Brunton Pocket Transit

Brunton Pocket Transit

Usage conditions apply
This is a standard Brunton Pocket Transit that, despite the "LIETZ 8026-51" inscription, was probably made by Ainsworth, and likely dates from the third quarter of the 20th century. The U. S. National Imagery and Mapping Agency transferred it to the Smithsonian in 2000.
This compass has a folding sight at north. The lid, hinged at south and provided with a sight line and small hole, serves as the second sight. Since the lid is mirrored, the user can read the needle while sighting a distant object. The needle ring is graduated to degrees. The western half of the face is graduated in degrees, in quadrants from west, and provided with a clinometer for use when the instrument is horizontal, and a straight level for use when the instrument is vertical. Because the sides of the case are flat, the instrument can be set up vertically when used for vertical angles. There are also a metal tripod and a leather carrying case.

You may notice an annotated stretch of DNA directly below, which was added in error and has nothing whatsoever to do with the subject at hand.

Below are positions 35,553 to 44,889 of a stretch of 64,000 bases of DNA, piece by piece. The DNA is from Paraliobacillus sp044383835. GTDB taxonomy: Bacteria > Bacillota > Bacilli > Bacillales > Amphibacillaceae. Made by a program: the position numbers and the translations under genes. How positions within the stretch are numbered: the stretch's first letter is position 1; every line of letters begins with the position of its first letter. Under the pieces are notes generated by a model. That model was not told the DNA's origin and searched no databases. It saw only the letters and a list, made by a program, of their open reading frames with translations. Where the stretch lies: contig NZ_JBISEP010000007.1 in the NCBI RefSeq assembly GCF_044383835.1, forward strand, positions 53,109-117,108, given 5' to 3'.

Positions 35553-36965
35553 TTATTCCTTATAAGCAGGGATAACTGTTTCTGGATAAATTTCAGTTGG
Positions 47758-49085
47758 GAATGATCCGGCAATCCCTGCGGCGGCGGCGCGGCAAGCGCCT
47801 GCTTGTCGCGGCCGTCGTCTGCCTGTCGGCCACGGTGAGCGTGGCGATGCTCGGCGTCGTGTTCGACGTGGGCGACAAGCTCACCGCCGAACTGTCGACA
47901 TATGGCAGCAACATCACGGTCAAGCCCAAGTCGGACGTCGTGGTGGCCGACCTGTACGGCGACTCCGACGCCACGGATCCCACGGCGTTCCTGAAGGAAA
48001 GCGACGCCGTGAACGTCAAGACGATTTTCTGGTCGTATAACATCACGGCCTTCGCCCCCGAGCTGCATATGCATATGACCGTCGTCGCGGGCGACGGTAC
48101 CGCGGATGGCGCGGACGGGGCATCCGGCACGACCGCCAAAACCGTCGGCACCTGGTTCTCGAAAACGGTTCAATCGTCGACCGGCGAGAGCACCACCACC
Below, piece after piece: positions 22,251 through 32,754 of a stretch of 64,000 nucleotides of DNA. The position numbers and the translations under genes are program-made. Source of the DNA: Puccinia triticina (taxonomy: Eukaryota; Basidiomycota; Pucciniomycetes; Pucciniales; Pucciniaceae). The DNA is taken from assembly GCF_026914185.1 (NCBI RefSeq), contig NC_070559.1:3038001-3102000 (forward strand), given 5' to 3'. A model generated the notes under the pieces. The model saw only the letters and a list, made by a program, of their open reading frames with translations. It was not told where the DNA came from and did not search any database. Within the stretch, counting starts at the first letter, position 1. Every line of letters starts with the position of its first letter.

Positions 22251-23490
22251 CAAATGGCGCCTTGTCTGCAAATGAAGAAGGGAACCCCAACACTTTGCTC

Currently not on view
Object Name
pocket transit
date made
ca 1950-1975
Lietz, Adolph
Ainsworth, William
overall: 1 1/4 in x 2 3/4 in x 2 3/4 in; 3.175 cm x 6.985 cm x 6.985 cm
ID Number
accession number
catalog number
Credit Line
United States National Imagery and Mapping Agency
See more items in
Medicine and Science: Physical Sciences
Surveying and Geodesy
Measuring & Mapping
Data Source
National Museum of American History
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I bought one back in the early seventies, nice unit, still use it today when needed.

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